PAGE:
"We have a new speaker now," he said, "and her name is [House Minority Leader] Nancy Pelosi [D-Calif.]."
Among the many other issues Congress is still debating that could have caused a shutdown was the Export-Import Bank, debates over ending automatic budget cuts and the Iran nuclear deal. Oh, and Congress still must approve a fund by Oct. 29 to help pay for highways and bridges (known as the Highway Trust Fund).
Put that all together, and it was originally 75 percent likely the government would shut down for at least a day or two, estimated Jim Manley, a former high-ranking Senate Democratic aide to then-Majority Leader Harry M. Reid (D-Nev.). There was simply too much to get done and too many pressure points.
But soon Manley downgraded his prediction to 50-50, telling The Fix he had become "convinced a shutdown can be avoided" because he sensed that congressional leaders on both sides of the aisle were doing everything they could to prevent a shutdown. The fact that tea party leader Sen. Ted Cruz (R-Tex.) didn't try to block procedures in the Senate to pass a budget that funds Planned Parenthood was another indicator leadership had successfully avoided a shutdown.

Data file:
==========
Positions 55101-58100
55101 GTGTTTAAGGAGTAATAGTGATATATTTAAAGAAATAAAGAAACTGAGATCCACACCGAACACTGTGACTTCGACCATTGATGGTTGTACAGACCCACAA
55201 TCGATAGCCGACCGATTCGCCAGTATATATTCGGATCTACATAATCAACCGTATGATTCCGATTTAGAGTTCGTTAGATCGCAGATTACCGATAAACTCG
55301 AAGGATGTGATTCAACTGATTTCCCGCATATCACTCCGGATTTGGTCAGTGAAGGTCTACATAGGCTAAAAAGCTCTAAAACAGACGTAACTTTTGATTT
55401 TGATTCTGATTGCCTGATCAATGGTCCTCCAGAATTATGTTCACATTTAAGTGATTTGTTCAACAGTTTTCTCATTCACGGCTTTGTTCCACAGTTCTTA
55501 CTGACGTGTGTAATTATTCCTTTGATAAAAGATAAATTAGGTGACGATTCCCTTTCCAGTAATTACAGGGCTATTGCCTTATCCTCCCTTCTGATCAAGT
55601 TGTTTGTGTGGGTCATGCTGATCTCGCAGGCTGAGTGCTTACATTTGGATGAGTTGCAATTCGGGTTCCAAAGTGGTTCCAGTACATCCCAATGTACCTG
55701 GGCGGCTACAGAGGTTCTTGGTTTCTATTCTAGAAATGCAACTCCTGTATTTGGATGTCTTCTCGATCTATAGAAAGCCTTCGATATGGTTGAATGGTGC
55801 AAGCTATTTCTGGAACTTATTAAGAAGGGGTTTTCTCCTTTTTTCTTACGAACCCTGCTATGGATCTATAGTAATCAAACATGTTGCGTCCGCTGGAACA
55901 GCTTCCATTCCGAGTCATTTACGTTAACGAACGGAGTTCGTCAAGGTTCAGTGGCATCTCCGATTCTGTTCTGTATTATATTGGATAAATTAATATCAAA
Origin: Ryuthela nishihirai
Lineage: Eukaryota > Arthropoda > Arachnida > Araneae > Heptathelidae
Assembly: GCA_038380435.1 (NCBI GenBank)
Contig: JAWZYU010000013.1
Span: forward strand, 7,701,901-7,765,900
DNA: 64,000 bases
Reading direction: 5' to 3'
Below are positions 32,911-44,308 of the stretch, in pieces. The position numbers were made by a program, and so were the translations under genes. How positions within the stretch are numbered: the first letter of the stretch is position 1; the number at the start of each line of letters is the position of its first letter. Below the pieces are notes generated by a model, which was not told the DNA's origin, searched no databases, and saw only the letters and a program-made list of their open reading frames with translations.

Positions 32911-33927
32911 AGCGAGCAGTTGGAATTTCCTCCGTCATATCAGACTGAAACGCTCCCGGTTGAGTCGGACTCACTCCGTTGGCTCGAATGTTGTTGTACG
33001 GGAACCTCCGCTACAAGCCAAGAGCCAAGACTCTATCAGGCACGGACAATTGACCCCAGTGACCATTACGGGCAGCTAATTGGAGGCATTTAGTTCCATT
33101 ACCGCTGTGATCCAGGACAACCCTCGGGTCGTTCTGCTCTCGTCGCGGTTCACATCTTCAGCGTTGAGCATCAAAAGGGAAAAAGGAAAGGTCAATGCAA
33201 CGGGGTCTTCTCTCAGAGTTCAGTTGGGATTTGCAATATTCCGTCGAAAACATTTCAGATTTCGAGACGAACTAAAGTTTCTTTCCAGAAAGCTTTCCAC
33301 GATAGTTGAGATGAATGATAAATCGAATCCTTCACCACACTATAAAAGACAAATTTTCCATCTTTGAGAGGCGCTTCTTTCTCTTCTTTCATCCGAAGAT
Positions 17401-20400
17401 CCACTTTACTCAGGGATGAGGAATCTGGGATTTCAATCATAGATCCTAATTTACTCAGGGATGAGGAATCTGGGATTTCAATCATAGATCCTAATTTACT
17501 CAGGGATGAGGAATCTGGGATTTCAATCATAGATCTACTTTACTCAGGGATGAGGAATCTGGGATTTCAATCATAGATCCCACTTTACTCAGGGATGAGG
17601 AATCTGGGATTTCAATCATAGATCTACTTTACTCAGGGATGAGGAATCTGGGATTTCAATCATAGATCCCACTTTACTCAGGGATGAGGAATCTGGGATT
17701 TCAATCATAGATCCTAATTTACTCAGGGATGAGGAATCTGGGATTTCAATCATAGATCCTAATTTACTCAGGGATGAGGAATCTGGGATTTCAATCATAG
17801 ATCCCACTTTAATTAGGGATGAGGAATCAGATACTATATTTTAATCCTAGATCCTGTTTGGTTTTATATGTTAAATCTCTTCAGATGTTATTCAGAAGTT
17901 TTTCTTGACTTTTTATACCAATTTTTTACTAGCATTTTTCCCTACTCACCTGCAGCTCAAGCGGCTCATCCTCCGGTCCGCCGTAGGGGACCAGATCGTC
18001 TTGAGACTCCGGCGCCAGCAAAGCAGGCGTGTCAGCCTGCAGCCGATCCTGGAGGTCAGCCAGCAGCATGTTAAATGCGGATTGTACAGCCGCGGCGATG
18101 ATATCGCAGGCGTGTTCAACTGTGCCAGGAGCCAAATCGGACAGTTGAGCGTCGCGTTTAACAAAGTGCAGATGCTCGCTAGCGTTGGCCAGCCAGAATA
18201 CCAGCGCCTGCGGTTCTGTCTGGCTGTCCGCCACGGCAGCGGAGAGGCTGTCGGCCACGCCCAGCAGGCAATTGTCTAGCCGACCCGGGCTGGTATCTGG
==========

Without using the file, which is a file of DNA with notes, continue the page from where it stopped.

The wildcard, Manley told The Fix prior to Boehner's announcement, was whether conservatives would follow through on their threat and mount a coup to kick out Boehner. Boehner's willing exit takes that wildcard out of play, and now Manley said the government is most likely not going to shut down.
If still you're fretting about the potential shutdown, consider this: Perhaps the threat of a shutdown is simply necessary these days to spur Congress to solve the nation's problems — or at least agree to keep the government running. (And don't forget that many government employees last time got their back pay when the government reopened.)
"Nothing in this day and age gets done without the threat of cliffs," Manley pointed out.
True, and sometimes that threat is enough to forge an 11th-hour compromise, as it did in 2011 when Manley was one of many predicting a shutdown.
Whatever happens, we'll keep you updated.
More required reading on a possible shutdown: